This common supplement may slightly increase your cancer risk, study shows

Two recent studies from the University of East Anglia showed that there is no demonstrable value in people taking omega 3 oil supplements for the prevention or treatment of cancer.

Instead, the supplements may slightly increase cancer risk, particularly for prostate cancer.

The two reviews are published in the British Journal of Cancer and the Cochrane Database of Systematic Reviews. The lead author is Dr. Lee Hooper.

Omega 3 is a type of fat. Small amounts are essential for good health and can be found in the food that we eat including nuts and seeds and fatty fish, such as salmon.

Increased consumption of omega 3 fats is widely promoted globally because of a common belief that it will protect against, or even reverse, diseases such as cancer, heart attacks, and stroke.

Currently, omega 3 fats are also readily available as over-the-counter supplements and they are widely bought and used.

In these studies, the team looked at 47 trials involving adults who didn’t have cancer, who were at increased risk of cancer, or had a previous cancer diagnosis, and 86 trials with evidence on cardiovascular events or deaths.

More than 100,000 participants were randomized to consume more long-chain omega-3 fats (fish oils), or maintain their usual intake, for at least a year for each of the reviews.

The team examined the number of people who died, received a new diagnosis of cancer, heart attack, or stroke and/or died of any of the diseases.

They found that omega 3 supplements may slightly reduce coronary heart disease mortality and events, but slightly increase the risk of prostate cancer.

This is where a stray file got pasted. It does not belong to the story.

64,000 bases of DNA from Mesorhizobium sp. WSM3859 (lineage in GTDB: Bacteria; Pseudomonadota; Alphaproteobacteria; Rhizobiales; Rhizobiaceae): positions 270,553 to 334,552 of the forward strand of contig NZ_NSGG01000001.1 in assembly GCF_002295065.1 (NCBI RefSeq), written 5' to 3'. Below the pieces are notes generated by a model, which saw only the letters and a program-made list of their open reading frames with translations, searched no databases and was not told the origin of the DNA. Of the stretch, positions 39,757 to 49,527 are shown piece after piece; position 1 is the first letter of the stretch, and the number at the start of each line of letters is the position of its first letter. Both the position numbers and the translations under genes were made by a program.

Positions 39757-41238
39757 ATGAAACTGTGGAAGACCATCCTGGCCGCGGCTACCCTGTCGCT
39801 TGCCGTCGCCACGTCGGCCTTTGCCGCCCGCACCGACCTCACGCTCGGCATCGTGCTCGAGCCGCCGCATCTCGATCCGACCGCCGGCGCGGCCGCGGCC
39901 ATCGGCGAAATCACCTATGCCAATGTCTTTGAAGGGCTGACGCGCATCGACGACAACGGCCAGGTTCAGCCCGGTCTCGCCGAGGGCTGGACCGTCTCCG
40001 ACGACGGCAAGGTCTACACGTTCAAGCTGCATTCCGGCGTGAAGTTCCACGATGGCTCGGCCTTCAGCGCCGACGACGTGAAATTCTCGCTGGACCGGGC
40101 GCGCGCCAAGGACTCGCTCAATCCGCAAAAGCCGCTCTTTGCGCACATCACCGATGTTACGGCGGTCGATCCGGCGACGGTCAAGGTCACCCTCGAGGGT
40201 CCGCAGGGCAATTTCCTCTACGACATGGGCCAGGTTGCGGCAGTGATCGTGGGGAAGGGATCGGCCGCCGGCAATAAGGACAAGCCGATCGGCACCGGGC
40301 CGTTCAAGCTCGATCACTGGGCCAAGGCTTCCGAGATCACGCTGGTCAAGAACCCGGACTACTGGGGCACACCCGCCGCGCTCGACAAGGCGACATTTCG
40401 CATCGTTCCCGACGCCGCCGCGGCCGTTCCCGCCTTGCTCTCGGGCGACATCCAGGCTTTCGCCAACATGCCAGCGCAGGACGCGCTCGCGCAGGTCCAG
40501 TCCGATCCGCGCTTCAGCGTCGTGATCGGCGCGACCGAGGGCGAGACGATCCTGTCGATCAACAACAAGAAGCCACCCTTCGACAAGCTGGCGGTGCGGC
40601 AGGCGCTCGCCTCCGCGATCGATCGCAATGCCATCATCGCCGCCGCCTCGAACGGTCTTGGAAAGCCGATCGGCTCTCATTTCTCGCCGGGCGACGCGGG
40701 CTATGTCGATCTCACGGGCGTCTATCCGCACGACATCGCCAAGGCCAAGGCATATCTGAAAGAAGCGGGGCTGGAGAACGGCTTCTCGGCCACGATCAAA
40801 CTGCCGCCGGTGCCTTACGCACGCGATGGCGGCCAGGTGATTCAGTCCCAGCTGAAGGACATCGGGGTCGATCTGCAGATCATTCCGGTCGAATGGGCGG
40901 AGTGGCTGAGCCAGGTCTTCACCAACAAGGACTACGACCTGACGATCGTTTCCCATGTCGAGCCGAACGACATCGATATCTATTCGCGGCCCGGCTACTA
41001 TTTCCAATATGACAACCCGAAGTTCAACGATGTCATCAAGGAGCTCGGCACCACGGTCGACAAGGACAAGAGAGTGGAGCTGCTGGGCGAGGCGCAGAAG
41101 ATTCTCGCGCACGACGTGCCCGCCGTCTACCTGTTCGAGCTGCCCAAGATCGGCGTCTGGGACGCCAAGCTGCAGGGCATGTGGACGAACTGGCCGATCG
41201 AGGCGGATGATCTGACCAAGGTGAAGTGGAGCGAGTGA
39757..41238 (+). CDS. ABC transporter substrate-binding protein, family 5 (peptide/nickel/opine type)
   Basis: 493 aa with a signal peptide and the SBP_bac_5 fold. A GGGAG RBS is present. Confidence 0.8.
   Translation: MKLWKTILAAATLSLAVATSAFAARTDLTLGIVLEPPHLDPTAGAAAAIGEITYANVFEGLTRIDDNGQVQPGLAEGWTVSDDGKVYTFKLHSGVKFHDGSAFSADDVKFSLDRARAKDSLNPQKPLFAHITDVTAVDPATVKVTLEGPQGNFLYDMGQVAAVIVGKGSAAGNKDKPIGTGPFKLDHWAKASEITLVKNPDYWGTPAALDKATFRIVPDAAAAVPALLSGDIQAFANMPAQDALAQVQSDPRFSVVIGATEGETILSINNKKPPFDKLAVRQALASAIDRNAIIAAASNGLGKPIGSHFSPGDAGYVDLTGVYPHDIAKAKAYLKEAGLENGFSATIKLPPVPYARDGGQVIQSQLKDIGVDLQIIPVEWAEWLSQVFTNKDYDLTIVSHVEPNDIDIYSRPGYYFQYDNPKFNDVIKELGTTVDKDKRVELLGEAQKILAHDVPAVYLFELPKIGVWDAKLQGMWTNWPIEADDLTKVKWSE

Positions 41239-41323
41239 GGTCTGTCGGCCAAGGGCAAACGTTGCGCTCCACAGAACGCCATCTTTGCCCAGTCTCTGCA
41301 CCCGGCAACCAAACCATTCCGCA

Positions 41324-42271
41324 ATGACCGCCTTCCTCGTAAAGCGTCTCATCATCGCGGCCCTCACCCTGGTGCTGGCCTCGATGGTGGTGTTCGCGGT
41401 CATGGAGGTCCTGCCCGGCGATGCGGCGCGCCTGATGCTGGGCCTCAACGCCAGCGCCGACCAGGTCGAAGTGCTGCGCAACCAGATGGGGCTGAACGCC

Both beneficial and harmful effects are small.

If 1,000 people took omega 3 supplements for around four years, three people would avoid dying from heart disease, six people would avoid a coronary event (such as a heart attack) and three extra people would develop prostate cancer.

The team’s previous research had shown that long-chain omega 3 supplements, including fish oils, do not protect against conditions such as anxiety, depression, stroke, diabetes, or death.

These large systematic reviews included information from many thousands of people over long periods.

This large amount of information has clarified that if people take omega 3 supplements for several years they may very slightly reduce our risk of heart disease, but balance this with very slightly increasing our risk of some cancers. The overall effects on health are minimal.

The team says evidence on omega 3 mostly comes from trials of fish oil supplements, so the health effects of oily fish, a rich source of long-chain omega 3, are unclear.

Oily fish is a very nutritious food as part of a balanced diet, rich in protein and energy as well as important micronutrients such as selenium, iodine, vitamin D, and calcium—it is much more than an omega 3 source.

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